UK police forces trialing retrospective facial recognition from bodycam maker
British police forces are testing retrospective facial recognition software provided by Reveal, which also has a product line of bodycams capable of live face biometrics processing, reports the ‘i’.
UK-based Reveal already supplies bodycams for police officers in 30 of the 43 forces across England and Wales, ten of which have already or are about to start testing the company’s retrospective facial recognition software.
Potentially, footage and still images submitted by the public (not police bodycams at this stage) could be analyzed with an algorithm developed at an unnamed “well-known” British university. The algorithm would cross-reference the footage with custody records to identify suspects or people of interest. But given the sensitivity of facial recognition use by the police, the forces currently evaluating the software are doing so with footage and images of their own officers.
Reveal’s K series of bodycams comes with built-in artificial intelligence which requires license activation to function. The higher-spec K7 also offers 3G/4G streaming. The AI included allows real-time facial recognition if activated.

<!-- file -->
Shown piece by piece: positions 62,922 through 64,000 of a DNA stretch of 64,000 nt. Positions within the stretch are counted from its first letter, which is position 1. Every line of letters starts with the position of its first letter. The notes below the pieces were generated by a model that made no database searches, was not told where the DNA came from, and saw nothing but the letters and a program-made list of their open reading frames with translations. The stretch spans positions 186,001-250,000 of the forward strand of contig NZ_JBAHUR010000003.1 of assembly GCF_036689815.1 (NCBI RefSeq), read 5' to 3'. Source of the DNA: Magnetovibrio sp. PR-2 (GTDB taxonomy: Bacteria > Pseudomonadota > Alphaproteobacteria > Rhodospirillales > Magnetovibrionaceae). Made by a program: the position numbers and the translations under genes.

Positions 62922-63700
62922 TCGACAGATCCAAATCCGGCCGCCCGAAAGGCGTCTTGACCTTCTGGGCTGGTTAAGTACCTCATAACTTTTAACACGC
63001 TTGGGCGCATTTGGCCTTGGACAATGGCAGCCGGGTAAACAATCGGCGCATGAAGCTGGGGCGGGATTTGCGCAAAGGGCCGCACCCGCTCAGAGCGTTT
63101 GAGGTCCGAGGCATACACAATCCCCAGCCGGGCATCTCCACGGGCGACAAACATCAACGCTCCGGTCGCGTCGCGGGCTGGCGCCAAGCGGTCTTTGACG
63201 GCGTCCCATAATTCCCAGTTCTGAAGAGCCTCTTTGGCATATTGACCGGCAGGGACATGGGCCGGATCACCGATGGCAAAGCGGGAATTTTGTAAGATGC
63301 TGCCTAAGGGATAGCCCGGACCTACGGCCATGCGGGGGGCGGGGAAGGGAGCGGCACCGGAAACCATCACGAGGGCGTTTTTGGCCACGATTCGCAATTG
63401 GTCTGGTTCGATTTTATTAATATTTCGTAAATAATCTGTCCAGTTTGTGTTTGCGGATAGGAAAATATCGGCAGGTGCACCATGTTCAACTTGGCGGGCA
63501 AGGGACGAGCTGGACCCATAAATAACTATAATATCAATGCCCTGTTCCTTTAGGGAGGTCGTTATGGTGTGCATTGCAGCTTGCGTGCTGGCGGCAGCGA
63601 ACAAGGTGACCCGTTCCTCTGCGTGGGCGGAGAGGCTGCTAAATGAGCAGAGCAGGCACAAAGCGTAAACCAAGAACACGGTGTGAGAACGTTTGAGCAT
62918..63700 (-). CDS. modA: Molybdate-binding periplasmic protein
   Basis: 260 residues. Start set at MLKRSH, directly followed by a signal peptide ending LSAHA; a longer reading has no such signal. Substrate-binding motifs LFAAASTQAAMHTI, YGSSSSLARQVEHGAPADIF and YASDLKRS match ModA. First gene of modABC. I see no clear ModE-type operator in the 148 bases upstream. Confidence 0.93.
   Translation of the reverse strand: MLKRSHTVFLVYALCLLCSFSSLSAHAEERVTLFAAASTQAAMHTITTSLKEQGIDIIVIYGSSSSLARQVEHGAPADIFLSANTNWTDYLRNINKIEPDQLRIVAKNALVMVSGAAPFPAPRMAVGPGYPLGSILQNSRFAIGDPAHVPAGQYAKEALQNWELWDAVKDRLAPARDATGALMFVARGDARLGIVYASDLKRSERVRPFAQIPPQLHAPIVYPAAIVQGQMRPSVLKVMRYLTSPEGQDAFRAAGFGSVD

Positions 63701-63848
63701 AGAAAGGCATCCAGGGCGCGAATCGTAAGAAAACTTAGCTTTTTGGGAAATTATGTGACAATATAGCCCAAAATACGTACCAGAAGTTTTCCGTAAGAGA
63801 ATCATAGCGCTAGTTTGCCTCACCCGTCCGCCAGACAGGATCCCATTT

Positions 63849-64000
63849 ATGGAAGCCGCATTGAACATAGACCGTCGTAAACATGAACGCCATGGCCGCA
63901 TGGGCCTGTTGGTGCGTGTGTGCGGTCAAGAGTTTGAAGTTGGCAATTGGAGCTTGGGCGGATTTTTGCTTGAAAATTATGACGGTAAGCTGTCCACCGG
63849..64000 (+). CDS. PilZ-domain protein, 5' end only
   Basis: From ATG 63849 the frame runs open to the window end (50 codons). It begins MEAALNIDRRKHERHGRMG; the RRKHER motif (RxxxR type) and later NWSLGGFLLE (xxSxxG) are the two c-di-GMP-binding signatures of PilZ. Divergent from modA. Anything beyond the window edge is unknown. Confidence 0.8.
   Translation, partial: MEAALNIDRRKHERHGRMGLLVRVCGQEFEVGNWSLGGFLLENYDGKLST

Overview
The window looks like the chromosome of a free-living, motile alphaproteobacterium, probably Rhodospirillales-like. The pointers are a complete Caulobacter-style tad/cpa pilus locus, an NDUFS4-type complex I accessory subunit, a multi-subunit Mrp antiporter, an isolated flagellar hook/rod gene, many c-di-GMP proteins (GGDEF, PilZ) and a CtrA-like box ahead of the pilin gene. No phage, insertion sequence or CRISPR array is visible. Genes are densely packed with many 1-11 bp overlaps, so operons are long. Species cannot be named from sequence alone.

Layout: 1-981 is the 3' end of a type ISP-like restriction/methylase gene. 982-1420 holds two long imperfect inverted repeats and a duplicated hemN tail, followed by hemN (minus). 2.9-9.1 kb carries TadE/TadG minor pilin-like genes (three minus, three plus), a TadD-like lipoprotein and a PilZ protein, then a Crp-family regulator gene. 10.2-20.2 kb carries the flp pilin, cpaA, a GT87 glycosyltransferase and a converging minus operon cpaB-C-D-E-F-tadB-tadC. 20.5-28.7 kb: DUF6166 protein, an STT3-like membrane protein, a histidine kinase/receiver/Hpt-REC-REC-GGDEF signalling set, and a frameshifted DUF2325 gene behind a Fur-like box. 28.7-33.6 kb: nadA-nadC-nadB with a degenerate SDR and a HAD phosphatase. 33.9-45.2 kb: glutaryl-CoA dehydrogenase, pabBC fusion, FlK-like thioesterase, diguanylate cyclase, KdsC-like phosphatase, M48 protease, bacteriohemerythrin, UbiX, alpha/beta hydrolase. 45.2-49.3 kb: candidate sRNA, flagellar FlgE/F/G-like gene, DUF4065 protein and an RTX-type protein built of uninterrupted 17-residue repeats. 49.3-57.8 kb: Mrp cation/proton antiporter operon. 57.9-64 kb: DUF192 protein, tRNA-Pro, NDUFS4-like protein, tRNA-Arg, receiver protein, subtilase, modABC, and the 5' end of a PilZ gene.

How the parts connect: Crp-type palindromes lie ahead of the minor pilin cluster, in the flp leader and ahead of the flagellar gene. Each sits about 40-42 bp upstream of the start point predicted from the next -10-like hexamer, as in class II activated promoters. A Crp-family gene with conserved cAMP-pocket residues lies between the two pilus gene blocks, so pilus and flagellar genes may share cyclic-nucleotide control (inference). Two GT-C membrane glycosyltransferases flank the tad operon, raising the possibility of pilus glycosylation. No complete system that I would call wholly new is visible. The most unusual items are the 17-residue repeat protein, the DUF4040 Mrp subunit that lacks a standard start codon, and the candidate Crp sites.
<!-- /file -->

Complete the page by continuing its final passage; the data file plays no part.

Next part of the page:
This would allow cameras to constantly monitor people in view, conducting facial recognition against a list of facial profiles of interest. The data of anyone scanned who did not match the list would be instantly deleted, whereas a potential match would trigger actions such as requesting further camera footage and alerting the camera wearer.
Use of live facial recognition by South Wales Police was found to be unlawful by the UK Court of Appeal in August 2020. Neighboring North Wales Police has confirmed it is about to start testing Reveal’s retrospective facial recognition on data not collected in public.
Alasdair Field, CEO of Reveal, told the i that the biometric algorithms could still work even when face paint was applied to try to fool the facial recognition software. He is also confident that the algorithms do not contain any biases. Although the reporter for the i found that the software correctly matched a photo of herself, it identified a photograph of the Queen in her 80s as a teenager.
Other ranges of bodycams are supplied to medical staff, retail workers and mental healthcare staff. Facial recognition, if activated in such settings, could also alert staff to the appearance of known persons of interest. In all use cases, the forward-facing screens built into the cameras are reported to de-escalate tense situations when aggressors realize they are being filmed.